There’s a lot to be said for learning on the job, as Cheryl Markosky discovers when she meets one of London’s top developers
Steven Aldridge, managing director of upper-scale Cityscope Developments, might not realise it, but he’s in good company with Steve Jobs, Bill Gates, Pablo Picasso, Woody Allen, F. Scott Fitzgerald, Mark Zuckerberg, Richard Branson and Yoko Ono.
That’s quite a list, comprised of talented and successful folk who either dropped out of college or university, or decided not to even register in the first place.
“I didn’t want to carry on studying, so left school at 15,” explains Steven, an amiable and knowledgeable-looking 51-year-old, despite his lack of paper credentials.
Determining what he liked most - colour, design and property - he fell into estate agency in 1989. “I worked for five years at Anscombe & Ringland’s Highgate branch, and then another five at Chestertons in Little Venice, where I also lived.”
Steven comments that it was “a natural progression to then move into development”, kick-started by money left by his grandfather when he died 15 years ago.
It’s evident that his father’s had some bearing on his ‘university of life’ career too. “He creates wonderful fashion window displays,” Steven explains. “I tried, but couldn’t do it.”
Creativity must be in his genes, however, as he takes great pride in creating something beautiful. “I get more of a buzz out of producing something than selling it.”
He makes it all sound terribly easy turning out bespoke, luxury mews and townhouses in the capital’s swanky districts of Chelsea, Belgravia, Knightsbridge and Kensington. Yet, it’s apparent that Steven has learnt a great deal over the years, understanding his chosen sphere and how to make a profit by sticking firmly to it.
Steven’s often asked why he doesn’t venture out further to areas such as St George’s Hill or Wentworth in Surrey, where wealthy purchasers want houses of Cityscope’s magnitude and quality. But he insists on keeping to core areas he knows best.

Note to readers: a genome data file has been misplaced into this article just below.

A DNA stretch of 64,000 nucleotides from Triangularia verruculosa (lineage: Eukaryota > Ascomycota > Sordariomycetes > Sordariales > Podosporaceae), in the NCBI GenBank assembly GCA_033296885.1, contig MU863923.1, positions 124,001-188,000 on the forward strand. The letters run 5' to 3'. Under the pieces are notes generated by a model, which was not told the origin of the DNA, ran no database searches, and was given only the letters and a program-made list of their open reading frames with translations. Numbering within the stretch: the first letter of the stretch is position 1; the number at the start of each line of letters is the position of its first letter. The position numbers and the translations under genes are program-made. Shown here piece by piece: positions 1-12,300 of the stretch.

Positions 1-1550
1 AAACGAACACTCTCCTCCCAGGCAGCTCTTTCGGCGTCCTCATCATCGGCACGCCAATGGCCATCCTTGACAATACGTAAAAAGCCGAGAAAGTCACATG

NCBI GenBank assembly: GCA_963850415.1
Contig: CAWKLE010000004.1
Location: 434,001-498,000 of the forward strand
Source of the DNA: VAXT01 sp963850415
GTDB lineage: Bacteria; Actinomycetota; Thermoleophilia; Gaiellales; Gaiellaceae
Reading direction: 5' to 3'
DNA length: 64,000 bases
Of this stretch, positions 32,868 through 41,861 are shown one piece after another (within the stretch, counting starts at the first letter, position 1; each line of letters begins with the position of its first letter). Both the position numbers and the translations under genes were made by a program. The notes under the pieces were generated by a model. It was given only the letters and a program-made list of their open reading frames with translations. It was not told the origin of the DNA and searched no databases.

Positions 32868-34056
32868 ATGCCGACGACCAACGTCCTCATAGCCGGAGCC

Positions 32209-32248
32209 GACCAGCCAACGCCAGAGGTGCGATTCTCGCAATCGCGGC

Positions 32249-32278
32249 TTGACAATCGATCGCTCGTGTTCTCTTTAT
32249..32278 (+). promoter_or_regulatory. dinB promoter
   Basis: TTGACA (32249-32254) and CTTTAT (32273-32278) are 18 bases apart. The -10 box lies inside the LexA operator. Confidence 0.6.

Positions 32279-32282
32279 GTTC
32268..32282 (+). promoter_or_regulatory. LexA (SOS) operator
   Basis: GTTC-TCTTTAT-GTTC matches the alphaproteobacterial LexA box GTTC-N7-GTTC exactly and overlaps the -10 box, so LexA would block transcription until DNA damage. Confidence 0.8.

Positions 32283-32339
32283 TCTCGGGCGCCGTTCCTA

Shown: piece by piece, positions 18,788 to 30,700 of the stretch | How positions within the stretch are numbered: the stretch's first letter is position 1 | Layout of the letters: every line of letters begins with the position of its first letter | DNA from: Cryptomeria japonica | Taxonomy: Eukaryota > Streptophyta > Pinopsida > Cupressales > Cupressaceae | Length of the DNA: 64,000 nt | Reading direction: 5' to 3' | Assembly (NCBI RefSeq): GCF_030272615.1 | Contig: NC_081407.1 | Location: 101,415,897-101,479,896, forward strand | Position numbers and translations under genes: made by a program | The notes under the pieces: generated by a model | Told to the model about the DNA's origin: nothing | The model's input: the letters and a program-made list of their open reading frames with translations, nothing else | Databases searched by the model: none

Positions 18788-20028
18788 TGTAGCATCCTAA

“I understand exactly what I should be paying for property in Kensington & Chelsea and Westminster, and what products people want.”
He adds that central London’s a safe haven for many buyers throughout the world – “they want to invest here and will continue to do so.”
Steven’s also sensible about making sure he doesn’t overexpand. He says he likes to see the business grow “in a natural way, rather than spread too large too quickly,” he explains. “I really know my market, where properties range from £2-£10 million in prime central areas.”
He believes the key to his achievements was getting to know London’s estate agents. “They either know my name or my company name,” he points out. “And I always buy property through agents.”
Steven adds that when he completes a project and it’s time to sell, he’s loyal to the agent that sold him the building in the first place. And that loyalty’s rewarded with the agent thinking of him first when the next opportunity for development comes along.
The other clever trick is to have a good team of building contractors specialising in basement work in his address book, as digging down to gain precious square footage is de rigueur in all the smart postcode zones these days.
Steven’s contractor of choice is Knowles Associates, a firm conveniently located near where he lives with his wife of nine years, Sarah-Jayne, an employee of a multi-national mining company; and their six-year-old son, Rufus.
Leading a balanced life, he drives into London three days a week to work in his Kensington High Street office. On the other two days, Steven works from home.
You get the feeling that he never stops working completely, however. “I couldn’t work nine-to-five for a corporate firm like my wife does, as I’m not a corporate guy,” he declares.
Even though he relaxes at home with his family, plays golf, and supports Tottenham – “I’m trying to encourage my son to get into football” – he admits that he never really switches off.
Which could explain why Cityscope’s such a fruitful enterprise. Steven forms fantastic houses, sometimes out of nowhere on bare patches of land, such as Chesham Mews in the heart of Belgravia. He’s also a dab hand at converting existing houses, where his job is about preserving period features.
Despite his triumphs, he has no ambitions for his son to work alongside him. “He says I’m a builder, but I’m not really. I don’t get my hands dirty,” Steven comments modestly.
Even though there are no academic letters behind his name, he passes with honours every time he completes a project, adding stylish homes to fashionable parts of the capital.